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Rats is just 'Rotta' (a rat). This is not the only case where a plural English card name has been singularized in Finnish and, admittedly, keeping the plural form would have made the card text a bit awkward. But man, I wouldn't want to run into a rat that can single-pawedly destroy provinces and colonies.
Well, the rat might carry the plague.
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hsiale

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Re: Translations
« Reply #83 on: April 07, 2013, 06:39:36 am »
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If anyone needs it: http://snk.to/f-c7tk5vry - nearly full Polish translation of all Dominion sets. 9 cards lack names (so far I haven't found suitable ones, if you have any ideas, let me know). There are some differences when compared to part translation (Base, Intrigue, Cornucopia) done by Polish publisher who recently announced they don't plan to translate and publish the remaining sets.
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ipofanes

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Re: Translations
« Reply #84 on: April 07, 2013, 07:26:47 am »
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  • Spoils is 'Sotasaalis' (spoils of war) which sounds a bit off to me. Whatever your marauders and bandits are doing, I'm not sure if they're capable of a large-scale war.

Spoils of war doesn't literally mean that the spoils have to come from war; it applies to items gained through any sort of military activity.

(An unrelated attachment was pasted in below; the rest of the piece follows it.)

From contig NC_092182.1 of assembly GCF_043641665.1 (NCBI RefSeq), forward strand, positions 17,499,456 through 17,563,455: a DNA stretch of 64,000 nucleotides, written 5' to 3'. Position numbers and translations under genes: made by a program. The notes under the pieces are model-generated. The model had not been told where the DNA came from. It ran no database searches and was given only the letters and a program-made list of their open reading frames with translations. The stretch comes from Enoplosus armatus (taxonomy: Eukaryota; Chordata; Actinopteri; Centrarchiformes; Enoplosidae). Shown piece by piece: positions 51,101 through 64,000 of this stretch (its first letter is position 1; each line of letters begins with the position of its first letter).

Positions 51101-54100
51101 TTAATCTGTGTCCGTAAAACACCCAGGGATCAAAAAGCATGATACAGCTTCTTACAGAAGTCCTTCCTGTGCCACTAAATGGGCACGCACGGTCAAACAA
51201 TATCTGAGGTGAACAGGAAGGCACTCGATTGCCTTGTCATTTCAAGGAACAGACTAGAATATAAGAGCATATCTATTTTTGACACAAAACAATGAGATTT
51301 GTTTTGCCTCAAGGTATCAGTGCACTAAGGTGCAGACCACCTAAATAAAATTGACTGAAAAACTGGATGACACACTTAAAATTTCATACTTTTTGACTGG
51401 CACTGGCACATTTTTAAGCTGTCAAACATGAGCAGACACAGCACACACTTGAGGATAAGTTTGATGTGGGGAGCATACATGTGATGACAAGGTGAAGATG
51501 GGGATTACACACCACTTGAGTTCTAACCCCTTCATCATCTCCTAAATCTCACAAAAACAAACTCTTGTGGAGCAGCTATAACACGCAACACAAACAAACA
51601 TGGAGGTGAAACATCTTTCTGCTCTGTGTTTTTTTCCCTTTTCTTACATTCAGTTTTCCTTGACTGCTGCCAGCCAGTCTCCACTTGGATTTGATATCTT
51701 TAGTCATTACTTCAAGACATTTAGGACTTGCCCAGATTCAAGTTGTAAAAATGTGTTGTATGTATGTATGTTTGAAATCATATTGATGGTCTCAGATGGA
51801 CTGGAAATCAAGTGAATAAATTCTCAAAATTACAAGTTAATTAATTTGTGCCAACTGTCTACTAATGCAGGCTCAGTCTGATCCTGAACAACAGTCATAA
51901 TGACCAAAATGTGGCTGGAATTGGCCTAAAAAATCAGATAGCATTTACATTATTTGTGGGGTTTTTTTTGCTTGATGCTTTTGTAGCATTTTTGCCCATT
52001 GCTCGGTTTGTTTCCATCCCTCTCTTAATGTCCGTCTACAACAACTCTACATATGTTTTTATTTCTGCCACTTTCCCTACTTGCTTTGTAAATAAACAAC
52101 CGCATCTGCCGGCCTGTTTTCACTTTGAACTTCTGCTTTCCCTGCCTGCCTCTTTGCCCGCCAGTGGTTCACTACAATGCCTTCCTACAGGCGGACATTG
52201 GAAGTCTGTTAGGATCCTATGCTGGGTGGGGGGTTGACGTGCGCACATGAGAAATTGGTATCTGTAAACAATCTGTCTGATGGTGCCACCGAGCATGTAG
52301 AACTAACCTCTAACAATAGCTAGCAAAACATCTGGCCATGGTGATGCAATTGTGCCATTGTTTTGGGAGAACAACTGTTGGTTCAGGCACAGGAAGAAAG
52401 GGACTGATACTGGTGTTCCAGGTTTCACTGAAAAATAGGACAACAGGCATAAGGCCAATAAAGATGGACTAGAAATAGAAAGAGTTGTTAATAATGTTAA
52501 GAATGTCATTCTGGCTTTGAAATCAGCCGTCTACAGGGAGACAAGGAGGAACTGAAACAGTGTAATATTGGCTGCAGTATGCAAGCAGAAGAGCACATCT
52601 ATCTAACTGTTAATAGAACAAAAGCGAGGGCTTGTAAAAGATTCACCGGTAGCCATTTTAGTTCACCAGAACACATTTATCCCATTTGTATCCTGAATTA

Yes, but what does Sotasaalis mean? Maybe it has the restricted meaning Sade assumed the Engish word would have.
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Awaclus

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Re: Translations
« Reply #85 on: April 07, 2013, 08:58:51 am »
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  • Spoils is 'Sotasaalis' (spoils of war) which sounds a bit off to me. Whatever your marauders and bandits are doing, I'm not sure if they're capable of a large-scale war.

Spoils of war doesn't literally mean that the spoils have to come from war; it applies to items gained through any sort of military activity.
Yes, but what does Sotasaalis mean? Maybe it has the restricted meaning Sade assumed the Engish word would have.
It does have the restricted meaning. What marauders and bandits typically get would be "ryöstösaalis", spoils gained through robbery.
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Julle

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Re: Translations
« Reply #86 on: April 07, 2013, 11:03:40 am »
+2

More finnish things:

-Forge doesn't say cost in coins
-Alchemist says: "when you discard this...". No during your clean-up phase clause.
-Fairgounds is called "Markkinat" which means market or fair. The correct translation would be "Huvipuisto" and it's actually called this way in Hinterlands rulebook once in one of the 10 recommended sets.
-Trading post doesn't have "if you do"
-For some reason Tactician gives "+1 ostos". It means "+1 buy" and normally it's "1 osto". It's means basically the same but still amuses me  :P.
« Last Edit: April 07, 2013, 11:07:23 am by Julle »
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SirPeebles

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Re: Translations